That’s it. Just a quick simple idea from an self-described cheapskate!



If you’ve been a BellaPamella fan long enough, you remember the “famous” BellaPamella Kid Art Calendar. (See more here).

Kids churn out such a quantity of beautiful work, I’m always thinking about new ways to use it. This idea is absolutely the perfect thing, especially for gifts to grandparents: Use some of that fabulous art as wrapping paper. Even if your gift is a box of chocolates, how much more fun is it to wrap the box in art made by your kids, and sent from the whole family? It’s not just original and cool, it gives kids a chance to make a contribution.


Of course this idea is pretty self explanatory. The hardest part is deciding whether you want to use your favorite ones. But I’ve found kids have a bottomless capacity to crank out pictures, often of the same theme.


I keep a collection of ribbons in a bin. There are great sales on rolls of grosgrain or satin ribbon to be found at the craft or fabric store. I buy a few rolls whenever I’m inspired. Then these can be used to tie up your packages. Fabric ribbon is so beautiful. And yes, I do save the ribbons once the packages are open. It seems silly to save the “disposable” kind of ribbon. But save the fabric ribbon, plop it back in your bin for use another time and it not only makes you feel a tad more environmentally friendly, your ribbon bin stays full.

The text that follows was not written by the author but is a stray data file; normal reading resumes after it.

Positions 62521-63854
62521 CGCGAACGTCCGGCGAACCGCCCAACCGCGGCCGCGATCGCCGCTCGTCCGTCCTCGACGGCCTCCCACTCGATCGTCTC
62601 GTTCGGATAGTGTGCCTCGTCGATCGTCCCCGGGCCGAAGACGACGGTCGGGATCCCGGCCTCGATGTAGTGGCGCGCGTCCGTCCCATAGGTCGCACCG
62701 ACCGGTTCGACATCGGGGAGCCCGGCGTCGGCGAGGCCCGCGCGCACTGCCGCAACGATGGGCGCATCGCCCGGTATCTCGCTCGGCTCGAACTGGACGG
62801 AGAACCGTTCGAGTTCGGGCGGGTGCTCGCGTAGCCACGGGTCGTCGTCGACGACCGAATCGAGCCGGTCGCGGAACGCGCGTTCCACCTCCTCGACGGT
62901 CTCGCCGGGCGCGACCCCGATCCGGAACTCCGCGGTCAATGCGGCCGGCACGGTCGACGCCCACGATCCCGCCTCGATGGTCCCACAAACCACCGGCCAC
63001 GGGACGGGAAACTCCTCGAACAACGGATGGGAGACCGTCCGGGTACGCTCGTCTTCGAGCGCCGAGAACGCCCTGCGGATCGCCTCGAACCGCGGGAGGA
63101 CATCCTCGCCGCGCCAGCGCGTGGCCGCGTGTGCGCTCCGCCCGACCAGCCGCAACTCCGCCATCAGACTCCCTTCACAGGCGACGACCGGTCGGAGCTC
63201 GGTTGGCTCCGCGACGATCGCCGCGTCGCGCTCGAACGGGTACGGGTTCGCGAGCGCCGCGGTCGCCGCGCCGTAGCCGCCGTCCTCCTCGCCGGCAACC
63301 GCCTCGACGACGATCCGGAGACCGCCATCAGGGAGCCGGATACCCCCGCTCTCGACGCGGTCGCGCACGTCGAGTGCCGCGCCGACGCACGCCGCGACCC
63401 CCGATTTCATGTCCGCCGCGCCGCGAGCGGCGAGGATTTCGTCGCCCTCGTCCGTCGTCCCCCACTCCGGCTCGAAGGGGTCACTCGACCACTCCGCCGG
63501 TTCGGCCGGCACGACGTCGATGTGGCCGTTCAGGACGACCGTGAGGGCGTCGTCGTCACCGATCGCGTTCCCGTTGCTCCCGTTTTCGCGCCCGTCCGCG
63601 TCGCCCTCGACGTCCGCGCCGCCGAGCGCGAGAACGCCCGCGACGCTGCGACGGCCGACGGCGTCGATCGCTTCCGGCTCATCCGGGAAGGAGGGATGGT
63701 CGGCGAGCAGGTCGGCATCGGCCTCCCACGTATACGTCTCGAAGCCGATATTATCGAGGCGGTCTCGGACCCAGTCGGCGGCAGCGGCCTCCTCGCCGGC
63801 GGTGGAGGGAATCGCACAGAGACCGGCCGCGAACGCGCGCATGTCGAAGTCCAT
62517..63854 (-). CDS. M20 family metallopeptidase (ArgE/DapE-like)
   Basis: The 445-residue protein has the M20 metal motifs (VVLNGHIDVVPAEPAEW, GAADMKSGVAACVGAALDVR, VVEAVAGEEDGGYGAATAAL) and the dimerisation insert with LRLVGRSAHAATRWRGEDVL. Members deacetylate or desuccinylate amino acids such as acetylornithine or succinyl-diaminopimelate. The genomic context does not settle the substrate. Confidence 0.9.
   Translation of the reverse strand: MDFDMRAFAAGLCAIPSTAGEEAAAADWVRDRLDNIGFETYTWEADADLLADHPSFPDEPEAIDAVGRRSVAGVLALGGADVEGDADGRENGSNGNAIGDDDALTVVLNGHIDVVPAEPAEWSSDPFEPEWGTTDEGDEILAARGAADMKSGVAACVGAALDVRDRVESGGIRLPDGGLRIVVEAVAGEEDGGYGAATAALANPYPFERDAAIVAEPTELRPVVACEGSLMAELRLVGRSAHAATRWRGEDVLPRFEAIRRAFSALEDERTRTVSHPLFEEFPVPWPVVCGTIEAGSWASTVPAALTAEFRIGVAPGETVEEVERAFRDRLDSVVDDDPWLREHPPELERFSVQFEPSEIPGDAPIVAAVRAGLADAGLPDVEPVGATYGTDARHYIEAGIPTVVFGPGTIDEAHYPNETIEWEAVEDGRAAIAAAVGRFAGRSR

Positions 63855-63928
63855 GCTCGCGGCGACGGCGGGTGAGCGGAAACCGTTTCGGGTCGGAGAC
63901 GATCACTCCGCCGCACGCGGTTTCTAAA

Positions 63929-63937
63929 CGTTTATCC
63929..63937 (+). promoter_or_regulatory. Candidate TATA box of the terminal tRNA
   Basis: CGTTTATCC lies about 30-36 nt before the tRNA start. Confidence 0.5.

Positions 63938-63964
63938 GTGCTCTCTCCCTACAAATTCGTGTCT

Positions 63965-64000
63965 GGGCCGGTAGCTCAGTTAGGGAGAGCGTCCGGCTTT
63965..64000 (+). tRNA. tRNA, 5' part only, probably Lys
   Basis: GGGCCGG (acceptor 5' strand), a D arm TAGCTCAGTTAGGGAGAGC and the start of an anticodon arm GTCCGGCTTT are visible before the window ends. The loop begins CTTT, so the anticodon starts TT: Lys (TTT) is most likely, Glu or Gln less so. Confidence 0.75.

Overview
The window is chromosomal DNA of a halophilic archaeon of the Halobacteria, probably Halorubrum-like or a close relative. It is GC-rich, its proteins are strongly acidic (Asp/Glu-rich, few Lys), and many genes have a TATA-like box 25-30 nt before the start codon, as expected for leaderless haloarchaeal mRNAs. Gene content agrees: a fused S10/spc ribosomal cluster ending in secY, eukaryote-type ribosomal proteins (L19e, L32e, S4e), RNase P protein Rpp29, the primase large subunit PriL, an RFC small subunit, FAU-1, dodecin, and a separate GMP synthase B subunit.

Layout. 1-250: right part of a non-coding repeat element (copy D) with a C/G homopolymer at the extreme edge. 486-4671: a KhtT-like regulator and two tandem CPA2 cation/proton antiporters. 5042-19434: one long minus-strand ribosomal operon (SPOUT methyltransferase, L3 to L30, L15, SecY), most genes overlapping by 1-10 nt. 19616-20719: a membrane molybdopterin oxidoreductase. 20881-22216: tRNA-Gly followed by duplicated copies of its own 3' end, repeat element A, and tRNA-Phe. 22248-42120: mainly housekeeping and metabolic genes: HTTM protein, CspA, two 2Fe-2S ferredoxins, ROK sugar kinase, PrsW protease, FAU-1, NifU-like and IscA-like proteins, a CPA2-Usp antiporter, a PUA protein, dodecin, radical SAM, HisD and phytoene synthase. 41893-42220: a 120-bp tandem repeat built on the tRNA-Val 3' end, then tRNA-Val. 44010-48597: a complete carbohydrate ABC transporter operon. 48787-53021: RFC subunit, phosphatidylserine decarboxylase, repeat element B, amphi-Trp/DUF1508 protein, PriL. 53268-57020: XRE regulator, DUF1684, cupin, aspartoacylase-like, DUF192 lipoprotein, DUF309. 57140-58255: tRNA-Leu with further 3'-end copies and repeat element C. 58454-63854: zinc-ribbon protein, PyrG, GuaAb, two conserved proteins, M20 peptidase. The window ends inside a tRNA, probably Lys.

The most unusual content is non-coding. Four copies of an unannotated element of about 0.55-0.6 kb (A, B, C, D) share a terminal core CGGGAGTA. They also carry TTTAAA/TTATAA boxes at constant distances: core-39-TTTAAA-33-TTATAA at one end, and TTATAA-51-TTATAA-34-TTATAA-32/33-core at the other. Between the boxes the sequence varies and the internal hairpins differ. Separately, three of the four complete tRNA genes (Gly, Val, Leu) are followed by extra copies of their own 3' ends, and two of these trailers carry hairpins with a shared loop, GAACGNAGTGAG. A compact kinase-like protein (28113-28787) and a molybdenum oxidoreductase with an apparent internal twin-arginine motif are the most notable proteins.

If you find the artwork your kids are producing isn’t big enough, try giving them a large piece of paper to decorate just for this purpose. But don’t tell them it’s for wrapping paper or that could affect their designs. The fun part is that it doesn’t look like regular wrapping paper. At our house a large paper roll is a staple. A big roll of paper from the paper warehouse lasts for years. Sometimes it’s white. Right now the roll holder is filled with brown paper and I use it for everything. Try tearing off a sheet the size of the table and give the kids fat brushes and bright tempera paints and see what you get. You can then cut off as much as you want and wrap lots of gifts.